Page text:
The Starfire was Oldsmobile's entry-level product and a badge engineered version of the Chevrolet Monza, which was based on the Chevrolet Vega. The Starfire was virtually identical to the Monza other than Oldsmobile specific badges and the grille design.  It would be the smallest car bearing the Oldsmobile name since before World War II. An upgraded SX model was available, and the GT was introduced in mid-1975.
1975 Starfire hatchback coupe
1975 Starfire rear view
1977 Starfire SX hatchback coupe
1978 Starfire Firenza hatchback coupe
The Starfire has a 97.0-inch (2,460 mm) wheelbase and a 65.4-inch (1,660 mm) width.
The Starfire, Chevrolet Monza, Buick Skyhawk and Pontiac Sunbird were among the first vehicles to adopt the newly approved quad rectangular headlamps. The body style is noted for having a resemblance to the Ferrari 365 GTC/4. Starfire's standard engine for 1975-76 model years was the Buick 231 cid V6 engine using a 2-barrel carburetor that generates 110 hp (82 kW) at 4000.
The front suspension is short and long control arms with coil springs, and anti-roll bar; the rear suspension is a torque-arm design with coil springs and an anti-roll bar. The second generation Starfire is a rear-wheel-drive vehicle with a live rear axle design. Variable-ratio power steering was standard of a recirculating ball type. The brake system features standard power assist including front disc brakes with solid rotors, and rear drum brakes. This was the first GM product to incorporate a torque arm rear suspension (rear coil springs with 2 links) - its design was later incorporated into GM's third and fourth generation F-bodies (Camaro and Firebird).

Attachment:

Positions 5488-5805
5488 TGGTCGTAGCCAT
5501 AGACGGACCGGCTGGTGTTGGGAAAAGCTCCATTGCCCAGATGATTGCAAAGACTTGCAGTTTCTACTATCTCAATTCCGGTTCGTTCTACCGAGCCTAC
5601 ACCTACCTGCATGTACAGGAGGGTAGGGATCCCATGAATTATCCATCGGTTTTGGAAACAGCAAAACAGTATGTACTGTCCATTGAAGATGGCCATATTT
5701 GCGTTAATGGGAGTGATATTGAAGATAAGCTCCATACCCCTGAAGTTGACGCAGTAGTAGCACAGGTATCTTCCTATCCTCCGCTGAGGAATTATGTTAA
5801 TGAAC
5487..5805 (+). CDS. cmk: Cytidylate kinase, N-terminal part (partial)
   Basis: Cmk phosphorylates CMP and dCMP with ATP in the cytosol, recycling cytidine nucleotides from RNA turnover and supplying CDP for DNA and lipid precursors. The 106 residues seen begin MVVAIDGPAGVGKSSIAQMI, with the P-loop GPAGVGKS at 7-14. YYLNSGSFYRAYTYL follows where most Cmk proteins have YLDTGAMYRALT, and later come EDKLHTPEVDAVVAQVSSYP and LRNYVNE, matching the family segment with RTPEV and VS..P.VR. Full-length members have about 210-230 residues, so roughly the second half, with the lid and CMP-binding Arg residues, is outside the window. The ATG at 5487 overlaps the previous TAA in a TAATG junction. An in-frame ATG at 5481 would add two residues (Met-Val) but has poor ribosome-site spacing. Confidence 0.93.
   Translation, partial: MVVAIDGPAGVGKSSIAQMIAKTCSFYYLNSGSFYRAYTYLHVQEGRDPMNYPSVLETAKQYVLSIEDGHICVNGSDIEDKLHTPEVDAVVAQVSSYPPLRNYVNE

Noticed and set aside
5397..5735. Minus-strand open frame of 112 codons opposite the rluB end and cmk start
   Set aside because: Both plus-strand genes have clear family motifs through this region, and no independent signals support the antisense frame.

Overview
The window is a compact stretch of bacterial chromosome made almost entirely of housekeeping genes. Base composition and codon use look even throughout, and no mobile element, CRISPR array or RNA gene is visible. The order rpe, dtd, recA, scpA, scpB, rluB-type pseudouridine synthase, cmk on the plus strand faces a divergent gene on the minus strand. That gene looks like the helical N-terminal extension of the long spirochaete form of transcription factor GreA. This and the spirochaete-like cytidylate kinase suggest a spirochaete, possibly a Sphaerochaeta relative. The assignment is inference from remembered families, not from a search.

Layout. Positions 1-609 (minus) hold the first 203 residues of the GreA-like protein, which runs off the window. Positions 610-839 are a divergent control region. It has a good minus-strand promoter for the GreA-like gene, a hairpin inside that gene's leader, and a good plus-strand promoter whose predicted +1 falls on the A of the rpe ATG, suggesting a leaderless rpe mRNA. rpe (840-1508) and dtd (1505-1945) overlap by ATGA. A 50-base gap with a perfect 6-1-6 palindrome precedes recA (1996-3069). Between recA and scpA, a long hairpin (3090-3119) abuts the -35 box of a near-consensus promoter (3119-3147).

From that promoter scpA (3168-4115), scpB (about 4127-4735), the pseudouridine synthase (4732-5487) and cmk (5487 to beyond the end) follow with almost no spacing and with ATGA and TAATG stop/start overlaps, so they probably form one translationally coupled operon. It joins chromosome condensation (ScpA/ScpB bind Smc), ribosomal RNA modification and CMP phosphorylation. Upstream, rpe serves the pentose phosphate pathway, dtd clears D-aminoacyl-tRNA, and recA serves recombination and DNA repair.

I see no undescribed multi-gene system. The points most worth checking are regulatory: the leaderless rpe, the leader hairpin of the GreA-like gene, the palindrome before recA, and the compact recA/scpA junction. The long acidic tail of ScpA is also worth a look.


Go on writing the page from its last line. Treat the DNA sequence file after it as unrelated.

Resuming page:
1976 models could be had with the new optional Borg-Warner 5-speed manual with overdrive transmission. Starting with the 1976 models the front disc rotors were of the vented type.